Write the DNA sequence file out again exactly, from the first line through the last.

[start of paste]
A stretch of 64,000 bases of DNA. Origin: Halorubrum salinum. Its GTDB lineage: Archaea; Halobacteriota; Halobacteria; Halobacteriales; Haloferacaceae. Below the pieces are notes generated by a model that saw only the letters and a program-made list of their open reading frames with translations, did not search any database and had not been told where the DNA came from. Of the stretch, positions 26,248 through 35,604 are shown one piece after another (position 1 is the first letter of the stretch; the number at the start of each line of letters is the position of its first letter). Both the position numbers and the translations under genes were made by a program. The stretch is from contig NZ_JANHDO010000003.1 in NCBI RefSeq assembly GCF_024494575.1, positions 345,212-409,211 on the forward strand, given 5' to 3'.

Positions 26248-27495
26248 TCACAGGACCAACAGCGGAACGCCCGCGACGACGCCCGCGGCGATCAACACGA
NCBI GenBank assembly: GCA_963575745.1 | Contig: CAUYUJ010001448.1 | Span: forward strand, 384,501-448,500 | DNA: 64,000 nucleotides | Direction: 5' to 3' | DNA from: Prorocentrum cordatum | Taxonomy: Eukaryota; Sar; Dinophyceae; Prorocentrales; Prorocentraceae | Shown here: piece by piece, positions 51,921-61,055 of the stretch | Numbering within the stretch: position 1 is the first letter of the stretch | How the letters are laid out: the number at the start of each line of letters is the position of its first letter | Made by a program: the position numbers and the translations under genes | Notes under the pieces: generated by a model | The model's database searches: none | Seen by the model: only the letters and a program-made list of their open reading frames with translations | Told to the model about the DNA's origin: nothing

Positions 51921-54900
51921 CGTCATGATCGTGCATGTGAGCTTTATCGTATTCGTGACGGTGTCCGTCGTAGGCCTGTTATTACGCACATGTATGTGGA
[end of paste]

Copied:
A stretch of 64,000 bases of DNA. Origin: Halorubrum salinum. Its GTDB lineage: Archaea; Halobacteriota; Halobacteria; Halobacteriales; Haloferacaceae. Below the pieces are notes generated by a model that saw only the letters and a program-made list of their open reading frames with translations, did not search any database and had not been told where the DNA came from. Of the stretch, positions 26,248 through 35,604 are shown one piece after another (position 1 is the first letter of the stretch; the number at the start of each line of letters is the position of its first letter). Both the position numbers and the translations under genes were made by a program. The stretch is from contig NZ_JANHDO010000003.1 in NCBI RefSeq assembly GCF_024494575.1, positions 345,212-409,211 on the forward strand, given 5' to 3'.

Positions 26248-27495
26248 TCACAGGACCAACAGCGGAACGCCCGCGACGACGCCCGCGGCGATCAACACGA
NCBI GenBank assembly: GCA_963575745.1 | Contig: CAUYUJ010001448.1 | Span: forward strand, 384,501-448,500 | DNA: 64,000 nucleotides | Direction: 5' to 3' | DNA from: Prorocentrum cordatum | Taxonomy: Eukaryota; Sar; Dinophyceae; Prorocentrales; Prorocentraceae | Shown here: piece by piece, positions 51,921-61,055 of the stretch | Numbering within the stretch: position 1 is the first letter of the stretch | How the letters are laid out: the number at the start of each line of letters is the position of its first letter | Made by a program: the position numbers and the translations under genes | Notes under the pieces: generated by a model | The model's database searches: none | Seen by the model: only the letters and a program-made list of their open reading frames with translations | Told to the model about the DNA's origin: nothing

Positions 51921-54900
51921 CGTCATGATCGTGCATGTGAGCTTTATCGTATTCGTGACGGTGTCCGTCGTAGGCCTGTTATTACGCACATGTATGTGGA